Manor to keep horses off its trail BY PHILIP GRUBER, Correspondent
Jason Shadle sounded the call, and the cavalry came.
But while supporters of horse riding showed up in force at the Manor Township supervisors' meeting on Monday, they did not score a victory.
Township leaders held firm on their ban on horses on the township's section of the rail-trail being built on the former Enola Low Grade Line.
The equine enthusiasts worked hard to persuade the supervisors to reconsider the ban.
Shadle, a Marietta resident who stables his horses in Manor Township, presented the supervisors with a petition with 250 signatures supporting riding on the trail, which is expected to open later this year.
Hikers, runners, bicyclists and dog walkers will be allowed to use the path, which runs about five miles in Manor Township from Turkey Hill to Safe Harbor. The township bought the property last year from Norfolk Southern.
Several other townships, such as Martic, ban horseback riding on their sections of the rail-trail, while some, including Providence, permit riding.
The eight people who spoke in favor of horses came from as far as Holtwood and filled the entire half hour granted for a topic of public comment.
Shadle and other speakers said that horseback riders are increasingly feeling excluded from potential areas for outings away from congested public roads.
Resident Mary Glazier, a member of the township's rail-trail steering committee whose property abuts the trail, said that the steering committee discussed horses at its first meeting in 2009.
Referring to the minutes for that meeting, Glazier said the committee "appeared to be unanimous" in wanting to allow horses on the trail.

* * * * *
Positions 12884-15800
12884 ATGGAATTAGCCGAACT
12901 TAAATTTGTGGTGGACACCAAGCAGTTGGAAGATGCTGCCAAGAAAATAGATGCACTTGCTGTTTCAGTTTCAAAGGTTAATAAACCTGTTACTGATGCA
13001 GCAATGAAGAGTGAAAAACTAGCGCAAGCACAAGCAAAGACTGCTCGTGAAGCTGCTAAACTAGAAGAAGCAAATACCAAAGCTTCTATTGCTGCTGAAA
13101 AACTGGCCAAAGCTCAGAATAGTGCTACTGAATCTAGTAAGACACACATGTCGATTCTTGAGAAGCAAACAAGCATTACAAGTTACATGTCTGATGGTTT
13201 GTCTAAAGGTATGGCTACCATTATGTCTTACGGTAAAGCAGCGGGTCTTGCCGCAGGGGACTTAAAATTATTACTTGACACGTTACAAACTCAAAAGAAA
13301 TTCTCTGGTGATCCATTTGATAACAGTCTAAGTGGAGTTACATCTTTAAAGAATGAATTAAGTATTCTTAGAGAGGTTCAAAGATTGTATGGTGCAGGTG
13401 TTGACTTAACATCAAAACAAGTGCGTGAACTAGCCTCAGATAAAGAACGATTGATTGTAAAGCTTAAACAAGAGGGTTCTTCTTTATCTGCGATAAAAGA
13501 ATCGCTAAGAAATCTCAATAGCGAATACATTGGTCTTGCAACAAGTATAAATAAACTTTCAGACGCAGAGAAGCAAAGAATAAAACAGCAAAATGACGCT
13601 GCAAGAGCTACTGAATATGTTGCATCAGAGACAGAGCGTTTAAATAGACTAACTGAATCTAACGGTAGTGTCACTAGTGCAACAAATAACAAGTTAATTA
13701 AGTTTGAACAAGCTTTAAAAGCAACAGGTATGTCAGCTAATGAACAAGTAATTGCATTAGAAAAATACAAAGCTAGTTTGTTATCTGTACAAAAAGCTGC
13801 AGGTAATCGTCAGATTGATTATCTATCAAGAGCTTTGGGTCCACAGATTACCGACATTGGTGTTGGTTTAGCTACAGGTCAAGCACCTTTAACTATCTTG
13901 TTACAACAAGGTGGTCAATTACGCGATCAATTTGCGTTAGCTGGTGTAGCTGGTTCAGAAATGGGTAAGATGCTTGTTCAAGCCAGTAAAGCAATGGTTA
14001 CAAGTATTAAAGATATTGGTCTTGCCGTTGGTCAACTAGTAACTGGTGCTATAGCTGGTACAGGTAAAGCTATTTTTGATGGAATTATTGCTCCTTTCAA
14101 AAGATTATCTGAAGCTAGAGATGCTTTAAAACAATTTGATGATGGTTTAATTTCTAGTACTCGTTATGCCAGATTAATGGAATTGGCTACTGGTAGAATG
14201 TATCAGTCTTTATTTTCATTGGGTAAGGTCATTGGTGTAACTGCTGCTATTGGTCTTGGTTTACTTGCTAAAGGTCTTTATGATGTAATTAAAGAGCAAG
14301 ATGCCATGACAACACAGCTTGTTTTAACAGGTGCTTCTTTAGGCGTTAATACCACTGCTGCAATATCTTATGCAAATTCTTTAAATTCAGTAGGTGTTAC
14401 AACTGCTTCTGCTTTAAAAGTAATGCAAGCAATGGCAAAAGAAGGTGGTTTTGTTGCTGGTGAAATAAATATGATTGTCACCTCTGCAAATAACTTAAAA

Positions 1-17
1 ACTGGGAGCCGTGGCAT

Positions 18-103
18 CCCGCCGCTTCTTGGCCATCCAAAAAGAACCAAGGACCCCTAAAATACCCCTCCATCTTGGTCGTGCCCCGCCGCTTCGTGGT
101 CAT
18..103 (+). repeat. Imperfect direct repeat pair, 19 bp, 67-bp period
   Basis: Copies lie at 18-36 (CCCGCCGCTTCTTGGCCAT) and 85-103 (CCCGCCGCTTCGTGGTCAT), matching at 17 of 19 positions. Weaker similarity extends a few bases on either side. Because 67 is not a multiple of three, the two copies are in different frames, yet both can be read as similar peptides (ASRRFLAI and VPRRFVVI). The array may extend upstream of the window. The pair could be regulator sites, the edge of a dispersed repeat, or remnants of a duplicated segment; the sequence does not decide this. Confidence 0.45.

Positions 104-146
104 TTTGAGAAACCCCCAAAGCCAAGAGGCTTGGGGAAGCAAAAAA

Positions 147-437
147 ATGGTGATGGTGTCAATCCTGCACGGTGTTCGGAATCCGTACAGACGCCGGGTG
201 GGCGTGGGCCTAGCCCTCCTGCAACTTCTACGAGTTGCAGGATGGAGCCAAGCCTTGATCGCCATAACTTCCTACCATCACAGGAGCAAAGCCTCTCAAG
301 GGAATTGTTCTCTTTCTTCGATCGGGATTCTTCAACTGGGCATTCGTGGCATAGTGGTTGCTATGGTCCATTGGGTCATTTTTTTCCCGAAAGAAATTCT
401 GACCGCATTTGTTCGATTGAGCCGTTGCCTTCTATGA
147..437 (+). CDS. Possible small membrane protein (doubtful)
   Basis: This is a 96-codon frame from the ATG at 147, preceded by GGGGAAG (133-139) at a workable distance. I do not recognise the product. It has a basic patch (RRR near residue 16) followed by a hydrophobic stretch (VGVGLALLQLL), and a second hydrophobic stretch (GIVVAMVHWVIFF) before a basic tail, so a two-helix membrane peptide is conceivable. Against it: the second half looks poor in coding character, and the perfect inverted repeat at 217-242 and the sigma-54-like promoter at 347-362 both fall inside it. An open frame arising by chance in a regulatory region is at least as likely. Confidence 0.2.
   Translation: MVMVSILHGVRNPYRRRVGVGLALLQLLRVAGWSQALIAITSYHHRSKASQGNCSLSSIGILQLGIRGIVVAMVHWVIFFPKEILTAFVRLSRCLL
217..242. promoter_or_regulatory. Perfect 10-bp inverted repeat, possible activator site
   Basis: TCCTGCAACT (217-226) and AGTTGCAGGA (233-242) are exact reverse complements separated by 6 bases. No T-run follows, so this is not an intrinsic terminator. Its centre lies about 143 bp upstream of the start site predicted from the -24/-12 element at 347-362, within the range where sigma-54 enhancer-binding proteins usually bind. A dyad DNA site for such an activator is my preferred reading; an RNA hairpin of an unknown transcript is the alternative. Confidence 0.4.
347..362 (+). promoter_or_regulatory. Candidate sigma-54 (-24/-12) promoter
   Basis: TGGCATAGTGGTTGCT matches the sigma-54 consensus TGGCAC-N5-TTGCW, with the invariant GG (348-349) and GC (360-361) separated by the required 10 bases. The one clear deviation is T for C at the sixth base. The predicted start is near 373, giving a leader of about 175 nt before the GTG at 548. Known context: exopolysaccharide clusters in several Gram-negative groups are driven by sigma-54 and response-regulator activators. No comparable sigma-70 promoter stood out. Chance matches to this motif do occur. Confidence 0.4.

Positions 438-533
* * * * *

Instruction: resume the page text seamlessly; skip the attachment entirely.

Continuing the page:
Supervisor John May said he would like to let horseback riders use the trail, but "safety is our main concern."
May noted that the trail includes several narrow areas, called "pinch points," that might not accommodate riders and other recreational users trying to travel the trail at the same time.
The trail also is confined by fences on both sides because of a cliff and Norfolk Southern land, May said.
Pat Hill, a Conestoga resident, questioned the narrowness of the pinch points. The Lebanon Valley Rails-to-Trails has two narrow bridges "that can barely two fit two bicyclists" at the same time, and she frequents that trail with her horse, she said.
Several other riders said that they are used to traversing narrow footpaths on horseback.
Citing his experiences with dog owners struggling to control their pets at Safe Harbor Park, Supervisor Allen Kreider expressed concern about encounters between dogs and horses.
Heidi Douts, of Washington Boro, said that she has had no problems with other animals while riding her horse or walking her dog on public trails.
Several riders said that horseback riders are very responsible people who pause to let other users pass, who allow excited children to pet their animals and who clean up their animals' droppings.
Supervisor John Wentzel agreed that the assembled equestrians were "obviously a conscientious group," but he said that horses still posed numerous difficulties that would not exist if they were simply excluded.
After the meeting, May said, "Ninety percent of (trail users) are responsible. I'm worried about the other 10 percent."
Brandon Clark, supervisor chairman, said, "We're already having problems with deer kicking up the trail," and horses could do more damage.
"It is the construction of the trail we're concerned about," he said.
Glazier questioned the supervisors' choice of the scientifically engineered trail surface over crushed stone.
"If the deer are damaging it, then we're in big trouble," she said. "I hope the supervisors haven't been sold a bill of goods."
Pat Hill agreed.
"Bicycles are going to be worse than horses," she said.
After the meeting, May said the trail mix selected for the trail's surface was designed by Penn State University scientists to be smooth and self-healing.
"I expect the trail will compress more. It's already compressed" since the township laid the mix on the trail, he said.
The choice of trail surface "was extensively researched," he said.
The supervisors did not vote on the horse issue at the meeting and did not indicate whether they would revisit the topic at a future meeting.
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